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Germany Imposes New Workplace Restrictions as Coronavirus Surges

A river in Berlin, Germany.

​Facing a new coronavirus surge, Germany recently implemented significant pandemic-related restrictions affecting workplaces nationwide.

Notably, as of Nov. 24, employees may enter their workplaces only if they show so-called 3G certification that they're vaccinated against COVID-19, have tested negative or have recovered from the coronavirus.

German lawmakers also established a new work-from-home obligation requiring employers to offer employees that option if the nature of the work allows. The employee must accept the work-from-home option unless there's a clear reason not to work remotely.

Both requirements expire March 19, 2022, with an extension beyond that date possible.

Unvaccinated employees without proof of recovery must take an approved test every workday in their free time and show the employer the negative certificate obtained in the testing center, according to Christian Maron and Johannes Höft, attorneys with Taylor Wessing in Munich and Hamburg, respectively.

This increases the pressure on unvaccinated employees, as work (with the exception of working from home) is now permitted only if the 3G requirements are met, and unvaccinated employees may have to pay for the daily required tests themselves, Maron and Höft said via e-mail.

Vaccinated, Recovered or Tested

Employers don't have to provide unvaccinated employees with testing in the workplace but can refer them to official testing centers under the new rules, Maron and Höft said.

Employees who don't provide proof of vaccination or recovery must show evidence of a negative rapid test taken within the previous 24 hours or a polymerase chain reaction test within the past 48 hours, according to legal experts.

Employers must monitor compliance with the 3G requirements or face up to EUR 25,000 (approximately 28,112 USD) in fines under the new regulations.

Despite the new rules, employers cannot mandate employee vaccination, as there's no such requirement yet in Germany, according to Maron and Höft.

Sixty-eight percent of Germany's population has undergone at least two COVID-19 vaccinations, Deutsche Welle reported last month.

Legal experts suggest that workers who refuse to comply with the new rules and can't work from home could face dismissal or have their pay withheld.

Under the 3G requirements, employers must request relevant personal health data to ensure compliance and protect the information from unauthorized individuals, according to experts, who noted that employers may keep the data for six months.

As for the work-from-home provision, employers that want employees to remain in the office should document reasons why this is necessary, such as the need to process incoming mail, according to Maron and Höft.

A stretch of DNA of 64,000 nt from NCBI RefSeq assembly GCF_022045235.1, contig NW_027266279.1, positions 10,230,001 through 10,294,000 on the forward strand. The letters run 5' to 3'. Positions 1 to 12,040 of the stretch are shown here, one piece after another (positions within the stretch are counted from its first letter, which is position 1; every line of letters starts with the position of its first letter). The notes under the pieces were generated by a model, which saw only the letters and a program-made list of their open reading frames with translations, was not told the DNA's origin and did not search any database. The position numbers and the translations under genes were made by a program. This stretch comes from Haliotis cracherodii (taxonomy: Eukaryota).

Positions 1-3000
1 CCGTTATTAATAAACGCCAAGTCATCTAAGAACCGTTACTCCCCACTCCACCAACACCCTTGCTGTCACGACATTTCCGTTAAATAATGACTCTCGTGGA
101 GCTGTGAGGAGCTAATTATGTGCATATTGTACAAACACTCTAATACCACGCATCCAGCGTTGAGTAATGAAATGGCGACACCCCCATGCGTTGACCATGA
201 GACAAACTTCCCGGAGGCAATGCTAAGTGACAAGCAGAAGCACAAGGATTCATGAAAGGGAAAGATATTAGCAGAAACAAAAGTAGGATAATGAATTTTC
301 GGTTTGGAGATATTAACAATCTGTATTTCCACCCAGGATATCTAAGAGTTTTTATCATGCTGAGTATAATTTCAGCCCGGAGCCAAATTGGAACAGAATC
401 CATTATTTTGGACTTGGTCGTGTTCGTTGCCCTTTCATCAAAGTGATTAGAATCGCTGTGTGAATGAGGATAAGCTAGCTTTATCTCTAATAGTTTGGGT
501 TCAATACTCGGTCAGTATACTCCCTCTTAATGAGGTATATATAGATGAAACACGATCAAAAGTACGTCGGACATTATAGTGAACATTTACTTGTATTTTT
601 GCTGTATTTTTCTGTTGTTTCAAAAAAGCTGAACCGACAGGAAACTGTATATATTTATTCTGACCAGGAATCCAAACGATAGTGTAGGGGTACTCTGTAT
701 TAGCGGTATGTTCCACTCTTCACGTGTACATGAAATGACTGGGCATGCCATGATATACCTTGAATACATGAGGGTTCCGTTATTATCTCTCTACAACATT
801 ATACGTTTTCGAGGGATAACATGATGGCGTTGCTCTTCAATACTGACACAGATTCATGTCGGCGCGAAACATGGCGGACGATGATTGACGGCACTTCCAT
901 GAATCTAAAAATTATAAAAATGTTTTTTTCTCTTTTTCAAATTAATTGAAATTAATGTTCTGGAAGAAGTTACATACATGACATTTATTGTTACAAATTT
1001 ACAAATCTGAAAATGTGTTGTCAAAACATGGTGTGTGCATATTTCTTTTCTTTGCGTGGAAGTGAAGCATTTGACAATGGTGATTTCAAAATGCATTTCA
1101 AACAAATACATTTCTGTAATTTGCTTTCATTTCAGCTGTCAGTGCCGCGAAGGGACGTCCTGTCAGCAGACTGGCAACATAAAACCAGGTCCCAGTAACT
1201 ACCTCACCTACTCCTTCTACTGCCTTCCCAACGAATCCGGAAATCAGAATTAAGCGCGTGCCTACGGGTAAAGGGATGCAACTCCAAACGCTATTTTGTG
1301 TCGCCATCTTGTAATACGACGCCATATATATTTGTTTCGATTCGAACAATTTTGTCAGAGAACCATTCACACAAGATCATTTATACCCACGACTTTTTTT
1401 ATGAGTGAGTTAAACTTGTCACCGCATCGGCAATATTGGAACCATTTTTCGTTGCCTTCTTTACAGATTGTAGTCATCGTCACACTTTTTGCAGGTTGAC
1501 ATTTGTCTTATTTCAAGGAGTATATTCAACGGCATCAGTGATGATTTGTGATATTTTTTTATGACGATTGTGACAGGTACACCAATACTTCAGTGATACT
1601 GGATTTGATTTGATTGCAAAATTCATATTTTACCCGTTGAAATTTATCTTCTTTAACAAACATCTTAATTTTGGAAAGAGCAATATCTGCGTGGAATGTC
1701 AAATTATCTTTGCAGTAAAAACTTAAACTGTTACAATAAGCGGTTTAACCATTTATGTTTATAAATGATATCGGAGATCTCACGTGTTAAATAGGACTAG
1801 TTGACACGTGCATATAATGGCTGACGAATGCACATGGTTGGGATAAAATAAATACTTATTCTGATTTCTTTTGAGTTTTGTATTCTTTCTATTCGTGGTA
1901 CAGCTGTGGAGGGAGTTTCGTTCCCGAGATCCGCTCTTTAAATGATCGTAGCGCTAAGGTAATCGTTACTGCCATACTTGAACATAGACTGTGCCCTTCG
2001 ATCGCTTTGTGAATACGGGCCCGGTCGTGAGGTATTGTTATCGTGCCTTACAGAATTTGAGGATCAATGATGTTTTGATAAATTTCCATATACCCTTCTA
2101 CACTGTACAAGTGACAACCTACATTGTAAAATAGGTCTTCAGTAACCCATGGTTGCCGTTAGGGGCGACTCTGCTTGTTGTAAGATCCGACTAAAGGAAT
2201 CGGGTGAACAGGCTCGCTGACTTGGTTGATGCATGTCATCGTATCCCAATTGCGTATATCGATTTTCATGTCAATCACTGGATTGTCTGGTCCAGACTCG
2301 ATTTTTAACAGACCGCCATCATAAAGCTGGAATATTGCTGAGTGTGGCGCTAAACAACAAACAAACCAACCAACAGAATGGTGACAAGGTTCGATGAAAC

Vaccine Incentives Possible

The 3G workplace requirements may diminish any impetus for employers to offer COVID-19 vaccination incentives to workers, but such rewards remain an option—though they could face legal challenges from employees who are unvaccinated.

Section 612a of the German Civil Code includes the principle of equal treatment under labor law. Unvaccinated employees might make claims that vaccine bonuses violate the principle, although legal experts suggested employers can justify COVID-19 vaccine incentive programs.

Gerlind Wisskirchen, an attorney with CMS Germany in Cologne, said it's not illegal to offer a vaccination incentive.

Employers wishing to do so while observing the equal treatment principle might consider setting a target vaccination rate for the workforce by a certain date. Once that level is reached, they might award an incentive—additional vacation days, shopping vouchers or a special payment—to all employees who prove their vaccination status by the deadline, including those inoculated before the company announced the reward, Wisskirchen said.

The reward shouldn't be too high, as it might therefore be considered compulsory to get vaccinated, she added.

It's essential that employers respect the principle of equal treatment, including offering the reward to part-time and temporary employees, Wisskirchen said, as well as respect the ban on discrimination by not attempting to implement compulsory vaccination.

Maron and Höft suggested a company vaccination quota, such as a 90 percent rate, that would, if reached, result in a reward for all employees. "There is no disadvantage, because if the quota is met, every employee receives the premium, even if they themselves have not been vaccinated. At the same time, this can create a certain 'peer pressure' in the workforce," they said.

In principle, Maron and Höft added, any incentive, including a cash reward, is possible.

"In no case does different treatment between vaccinated and unvaccinated employees constitute discrimination," they said. "Unvaccinated is not a prohibited characteristic for different treatment."

Works councils have a right of co-determination in designing any bonus program the employer implements, Maron and Höft noted, but it's up to the company to decide whether to establish one.

Dinah Wisenberg Brin is a freelance reporter and writer based in Philadelphia.


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